*****

If you’re interested in Major League transactions, rules, and procedures, or if you just want to know which Mets have options left and what picks the Mets will get for Jose Reyes, be sure to check out tpgmets.blogspot.com and follow me on Twitter @tpgMets.

14 comments on “Angel Pa-Outta Here

  • Brian Joura

    For the headline, you could have went “Last Pagan Rites”

    If Torres is as good defensively as his numbers indicate – I really like this trade. The Mets really need someone with good range out there. And Ramirez looks like a nice bullpen arm.

    I wish Angel well with the Giants. It wouldn’t surprise me at all if he had a nice rebound season. I do wonder how his power will fare in whatever they’re calling SF ballpark these days…

    • Chris Walendin

      I also read an article this morning about Torres being active in the community and just a good off-field role model in general. I like hearing that kind of stuff about guys the Mets acquire.

      I could see both Ramirez & Torres having value at the trade deadline, too. Ultimately, I’m more pro-Pagan than anti-this trade, which is something it took a few hours for me to realize.

      Re: the title, I was just joking, pretending I’d missed the much more obvious “Angel Pa-Gone”. I have a quirky sense of humor. But I like Last Pagan Rites, too.

  • Bus

    I liked Pagan a lot and he and Ike were just about the only reasons to watch the Mets in 2010, but his defense this year scared me. I’m glad they got something real good in the trade for him, and I like Torres because even though his offense was diminished compared to 2010, he still had a UZR around 10 and this, in my opinion is essential, so the young pitchers coming up can be confident that their CF will make all the plays.

    • Chris Walendin

      I fully expect Pagan to rebound defensively in 2012. His 2011 left a bad aftertaste, but his career prior to last season suggests he’s actually an above average to plus defender. That said there’s little doubt that even with a rebound from Pagan, Torres is a defensive upgrade at the position.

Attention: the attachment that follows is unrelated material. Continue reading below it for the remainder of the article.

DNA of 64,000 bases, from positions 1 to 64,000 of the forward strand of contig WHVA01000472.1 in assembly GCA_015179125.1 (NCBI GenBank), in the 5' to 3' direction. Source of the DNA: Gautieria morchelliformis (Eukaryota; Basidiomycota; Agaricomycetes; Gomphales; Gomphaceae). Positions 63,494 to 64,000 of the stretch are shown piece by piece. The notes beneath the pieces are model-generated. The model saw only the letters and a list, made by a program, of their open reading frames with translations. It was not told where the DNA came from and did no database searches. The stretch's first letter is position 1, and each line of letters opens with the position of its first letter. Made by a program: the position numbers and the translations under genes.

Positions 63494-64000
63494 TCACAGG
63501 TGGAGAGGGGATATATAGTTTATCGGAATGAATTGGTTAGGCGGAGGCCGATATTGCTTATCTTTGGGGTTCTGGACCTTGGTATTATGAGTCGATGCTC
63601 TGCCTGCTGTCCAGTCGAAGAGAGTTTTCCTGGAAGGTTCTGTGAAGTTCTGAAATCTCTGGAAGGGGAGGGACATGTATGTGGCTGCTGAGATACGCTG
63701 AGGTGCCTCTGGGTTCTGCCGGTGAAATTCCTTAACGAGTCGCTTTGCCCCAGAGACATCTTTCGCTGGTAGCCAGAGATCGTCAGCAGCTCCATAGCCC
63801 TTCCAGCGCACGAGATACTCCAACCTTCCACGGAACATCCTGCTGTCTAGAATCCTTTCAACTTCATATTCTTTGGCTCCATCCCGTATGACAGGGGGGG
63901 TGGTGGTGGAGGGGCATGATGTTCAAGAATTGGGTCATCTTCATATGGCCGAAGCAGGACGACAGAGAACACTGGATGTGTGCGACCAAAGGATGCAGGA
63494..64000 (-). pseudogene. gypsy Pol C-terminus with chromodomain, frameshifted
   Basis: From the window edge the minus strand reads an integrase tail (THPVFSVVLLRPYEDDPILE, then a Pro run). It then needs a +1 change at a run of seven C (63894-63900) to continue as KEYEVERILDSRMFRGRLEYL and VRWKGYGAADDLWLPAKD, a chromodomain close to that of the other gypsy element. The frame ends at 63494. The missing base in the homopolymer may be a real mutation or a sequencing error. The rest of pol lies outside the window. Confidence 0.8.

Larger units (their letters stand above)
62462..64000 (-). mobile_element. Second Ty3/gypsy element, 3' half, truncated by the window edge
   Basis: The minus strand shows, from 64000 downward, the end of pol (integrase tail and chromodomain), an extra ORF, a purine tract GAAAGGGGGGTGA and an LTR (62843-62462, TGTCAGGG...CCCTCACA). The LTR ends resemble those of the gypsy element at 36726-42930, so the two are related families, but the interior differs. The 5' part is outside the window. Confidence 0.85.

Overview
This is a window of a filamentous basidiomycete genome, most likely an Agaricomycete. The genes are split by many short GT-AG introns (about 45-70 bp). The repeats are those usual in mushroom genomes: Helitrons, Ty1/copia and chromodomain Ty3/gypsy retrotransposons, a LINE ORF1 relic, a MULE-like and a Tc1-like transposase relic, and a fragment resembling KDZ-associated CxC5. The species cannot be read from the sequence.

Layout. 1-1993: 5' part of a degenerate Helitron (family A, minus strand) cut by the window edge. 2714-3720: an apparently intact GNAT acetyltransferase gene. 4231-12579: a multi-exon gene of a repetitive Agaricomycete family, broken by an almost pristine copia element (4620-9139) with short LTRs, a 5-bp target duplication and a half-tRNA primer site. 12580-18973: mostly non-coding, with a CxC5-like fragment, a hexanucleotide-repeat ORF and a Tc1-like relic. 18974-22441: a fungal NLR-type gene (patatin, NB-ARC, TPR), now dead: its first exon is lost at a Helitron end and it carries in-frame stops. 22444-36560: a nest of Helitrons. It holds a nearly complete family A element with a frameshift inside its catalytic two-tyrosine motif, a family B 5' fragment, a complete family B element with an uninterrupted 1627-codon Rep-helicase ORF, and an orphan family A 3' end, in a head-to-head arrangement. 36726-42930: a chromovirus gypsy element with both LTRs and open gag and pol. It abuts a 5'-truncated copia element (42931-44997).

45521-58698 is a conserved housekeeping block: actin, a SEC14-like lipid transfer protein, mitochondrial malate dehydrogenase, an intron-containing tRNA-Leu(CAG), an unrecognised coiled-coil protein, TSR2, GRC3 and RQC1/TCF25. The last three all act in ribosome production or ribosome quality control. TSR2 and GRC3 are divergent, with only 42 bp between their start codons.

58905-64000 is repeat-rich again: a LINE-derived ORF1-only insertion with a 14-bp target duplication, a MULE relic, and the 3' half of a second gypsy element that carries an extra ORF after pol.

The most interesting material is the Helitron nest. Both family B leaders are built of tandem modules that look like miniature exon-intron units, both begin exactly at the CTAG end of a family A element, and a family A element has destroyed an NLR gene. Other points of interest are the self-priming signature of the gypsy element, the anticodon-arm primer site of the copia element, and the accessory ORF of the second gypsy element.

• Mike Koehler

    I think I’m with you, Chris. Pagan was one of my favorites last year, but just recently I started to hear stories about how he quit on himself and I figure maybe 2010 was a fluke after all.

    In the end, the Mets replaced a borderline starter/solid fourth outfielder for a different type of good fourth outfielder along with a nice bullpen arm. The deal makes sense for the team and once the season actually begins, Crazy Horse will likely be a faded memory at best.

    • Chris Walendin

      The only problem I have with labeling 2010 a fluke for Pagan is then what do you do with 2009, when he was actually better? Do you lump it in and say 2009-10 was a fluke? Can you, given that more than half his career plate appearances have come in those 2 seasons?

      And the problem with the stories, at least the ones I’ve heard, is that they’re all so vague. If I’m to believe Pagan was a quitter or a problem, I’d like to read about specific events from non-anonymous sources is all.

      But ultimately, I do agree that the deal makes sense for the Mets right now.

  • Metsense

    Going into the winter the Mets needed to improve their team defense and relief pitching and Sandy did it with this trade. For all those that didn’t want to tender Pagan, this trade proved why it is important to hold onto a player with some value. I’m thinking the same now about Paulino because teams need catchers and if the Mets non tender him then someone will pick him up for nothing. Paulino should then be traded before spring.

    • Chris Walendin

      Interesting thought about Paulino. I have no idea what his value to the Mets or on the market is, but if either exceeds his expected cost (something like $1.8M I’d guess), then maybe this FO will do exactly what you suggest. Either way, we’ll find out in a few days, since the non-tender deadline is right around the corner (December 12th).